As Spanish company Acciona Energia plans a return to offshore wind with partner SSE Renewables, the companies are focusing on developing the supply chain needed for offshore wind construction in Poland – a market yet to install its first offshore wind turbine.
Andrzej Konarowski, Acciona Energia’s country director for Poland, told Windpower Monthly that a major priority for the partners is to build workers’ skills for offshore wind installation and maintenance.
He said the two companies are in discussions with universities and colleges about adapting programs to support the education and training of an offshore wind supply chain in the country.
“We want the supply chain to develop with us,” he added. “This is a challenge from our perspective, but we are building something, and we'd like to be a big part of [Poland’s] energy transition from coal to renewables.”
Poland has already selected 5.9GW of offshore wind capacity to receive a fixed tariff, and is currently carrying out a seabed lease allocation round ahead of competitive tenders planned for the middle of the decade.
Konarowski believes early work on a strong supply chain will make the development partners’ eventual auction bid more attractive and also aid them in future projects in Poland, and possibly elsewhere in the Baltic Sea.
Acciona and SSE recently announced the site – Zone 60.E.4, located 85km from the city of Władysławowo in north-central Poland, with water depths of up to 58 metres – that they are hoping to secure in Poland’s ongoing leasing round. They face competition in the zone, including from Simply Blue Group, which has also applied for the site.
Simon Redfern, SSE Renewables’ bid director, described Zone 60.E.4 as having “excellent wind resources”, but conceded that the site is not without its challenges – namely its deep waters and distance from the shore.
The developers plan to use gravity-based foundations that would use ballast to secure the structure on the seabed to overcome the challenges of project development in deep waters, Acciona’s Konarowski said. They also intend to use high-voltage direct-current cables (HVDC) cables to enable long-distance transmission of electricity.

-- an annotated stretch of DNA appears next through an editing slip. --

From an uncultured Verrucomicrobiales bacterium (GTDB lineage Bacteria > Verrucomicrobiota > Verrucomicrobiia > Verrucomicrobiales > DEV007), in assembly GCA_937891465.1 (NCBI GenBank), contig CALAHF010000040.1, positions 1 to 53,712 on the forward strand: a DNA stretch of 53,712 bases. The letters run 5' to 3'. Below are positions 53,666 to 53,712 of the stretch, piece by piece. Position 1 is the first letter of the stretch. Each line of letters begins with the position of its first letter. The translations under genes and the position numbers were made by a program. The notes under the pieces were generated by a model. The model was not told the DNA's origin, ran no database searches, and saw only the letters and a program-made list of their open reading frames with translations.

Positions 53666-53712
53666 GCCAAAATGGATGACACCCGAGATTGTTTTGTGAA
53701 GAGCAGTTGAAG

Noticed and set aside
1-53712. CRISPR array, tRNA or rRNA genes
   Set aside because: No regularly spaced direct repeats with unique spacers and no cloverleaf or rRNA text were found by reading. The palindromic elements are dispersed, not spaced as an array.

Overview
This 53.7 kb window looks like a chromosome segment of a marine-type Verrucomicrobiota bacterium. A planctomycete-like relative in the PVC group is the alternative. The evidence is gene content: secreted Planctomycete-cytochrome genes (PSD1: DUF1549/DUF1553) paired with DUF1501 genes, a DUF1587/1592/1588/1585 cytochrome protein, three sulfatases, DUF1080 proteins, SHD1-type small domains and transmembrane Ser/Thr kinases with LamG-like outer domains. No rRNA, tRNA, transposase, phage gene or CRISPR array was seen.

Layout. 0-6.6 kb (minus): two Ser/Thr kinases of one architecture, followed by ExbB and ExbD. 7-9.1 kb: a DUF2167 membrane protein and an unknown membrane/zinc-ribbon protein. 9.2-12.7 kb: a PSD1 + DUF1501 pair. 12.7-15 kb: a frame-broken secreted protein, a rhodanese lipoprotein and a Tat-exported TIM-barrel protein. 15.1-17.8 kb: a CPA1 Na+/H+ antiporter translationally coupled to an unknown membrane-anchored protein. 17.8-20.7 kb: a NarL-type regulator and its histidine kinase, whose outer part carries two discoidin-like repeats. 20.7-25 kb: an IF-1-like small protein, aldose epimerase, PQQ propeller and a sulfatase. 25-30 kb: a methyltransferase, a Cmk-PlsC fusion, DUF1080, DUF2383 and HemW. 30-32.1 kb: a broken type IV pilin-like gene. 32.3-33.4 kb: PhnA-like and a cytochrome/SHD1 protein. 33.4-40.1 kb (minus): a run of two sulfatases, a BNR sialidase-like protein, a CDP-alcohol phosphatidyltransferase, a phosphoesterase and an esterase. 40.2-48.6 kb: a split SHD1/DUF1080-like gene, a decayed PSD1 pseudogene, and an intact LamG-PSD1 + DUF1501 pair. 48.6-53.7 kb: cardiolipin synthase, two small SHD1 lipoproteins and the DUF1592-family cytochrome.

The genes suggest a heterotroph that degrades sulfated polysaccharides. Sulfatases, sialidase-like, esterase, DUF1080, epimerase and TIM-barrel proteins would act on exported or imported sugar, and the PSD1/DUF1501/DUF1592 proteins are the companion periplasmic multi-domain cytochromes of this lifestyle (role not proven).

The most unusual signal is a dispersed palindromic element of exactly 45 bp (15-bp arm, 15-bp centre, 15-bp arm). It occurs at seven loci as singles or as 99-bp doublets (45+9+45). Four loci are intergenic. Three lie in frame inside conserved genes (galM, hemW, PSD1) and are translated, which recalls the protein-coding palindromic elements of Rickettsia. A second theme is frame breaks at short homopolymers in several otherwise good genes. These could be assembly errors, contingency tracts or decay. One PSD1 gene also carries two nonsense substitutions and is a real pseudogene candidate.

Because of its footprint in the country – having previously developed onshore wind and solar PV – Acciona is armed with knowledge of administrative and regulatory processes for developing energy projects, and also of companies that could move into offshore wind, he added.
Acciona’s sister company Mostostal Warszawa has been involved in Polish infrastructure projects in the past, including chemical and energy plants, and radio masts. It has also developed a gravity-based foundation that would be suitable for the Polish Baltic Sea and can be built quickly and safely, Konarwoski claimed.
The long game
The partners hope to secure a lease in Poland’s ongoing allocation round, to then compete for a contract for difference (CfD) in tenders scheduled for 2025 and 2027.
Konarowski is not concerned about the long time between seabed leasing and auctions in the middle of the decade and said it would be a “challenge” to do everything needed ahead of the CfD auctions.
He explained that the developers will need to carry out feasibility studies and technical analyses for the project, including environmental impact assessments and exactly how the wind farm will transmit power back to shore.
The current thinking includes the use of HVDC cables – believed to be the most efficient way of carrying large volumes of electricity over long distances – and offshore substations on platforms to enable transmission of electricity over long distances.
Konarowski told Windpower Monthly that Acciona and SSE aim to eventually develop more than 1GW of offshore wind capacity in Poland – but he would not be drawn on a firm target, or what the capacity of their project in their chosen zone might be.
Acciona and SSE announced a partnership for offshore wind off the coasts of Spain and Portugal in early 2021, marking a return to the sector for the Spanish developer.
SSE may be a seasoned hand in offshore wind, but its Spanish partner is yet to see an offshore wind farm through to completion.
However, Konarowski believes that Acciona Energia’s competences in development, construction and operation of other energy sources can be transferred to offshore wind.
When Acciona was first involved in floating offshore wind pilot projects off Spain in the early 2010s, he said, the offshore wind sector “held less interest for developers and project sponsors, especially those with onshore wind businesses”, he said. But it has since matured, with improved technology and well-developed regulatory frameworks, he explained.
“Right now we are back in this. We know how to develop the technology, how to implement, how to operate, and we are still looking for some innovative projects [in offshore wind].”
Konarowski expects the war in Ukraine and, consequently, the EU’s increased desire for energy independence from Russia to generate momentum for different countries’ plans for offshore wind.
As for developing offshore wind in other countries, Konarowsi says Acciona is “interested in opportunities that may arise” but insists that the company’s focus for now is firmly on Poland’s Baltic Sea.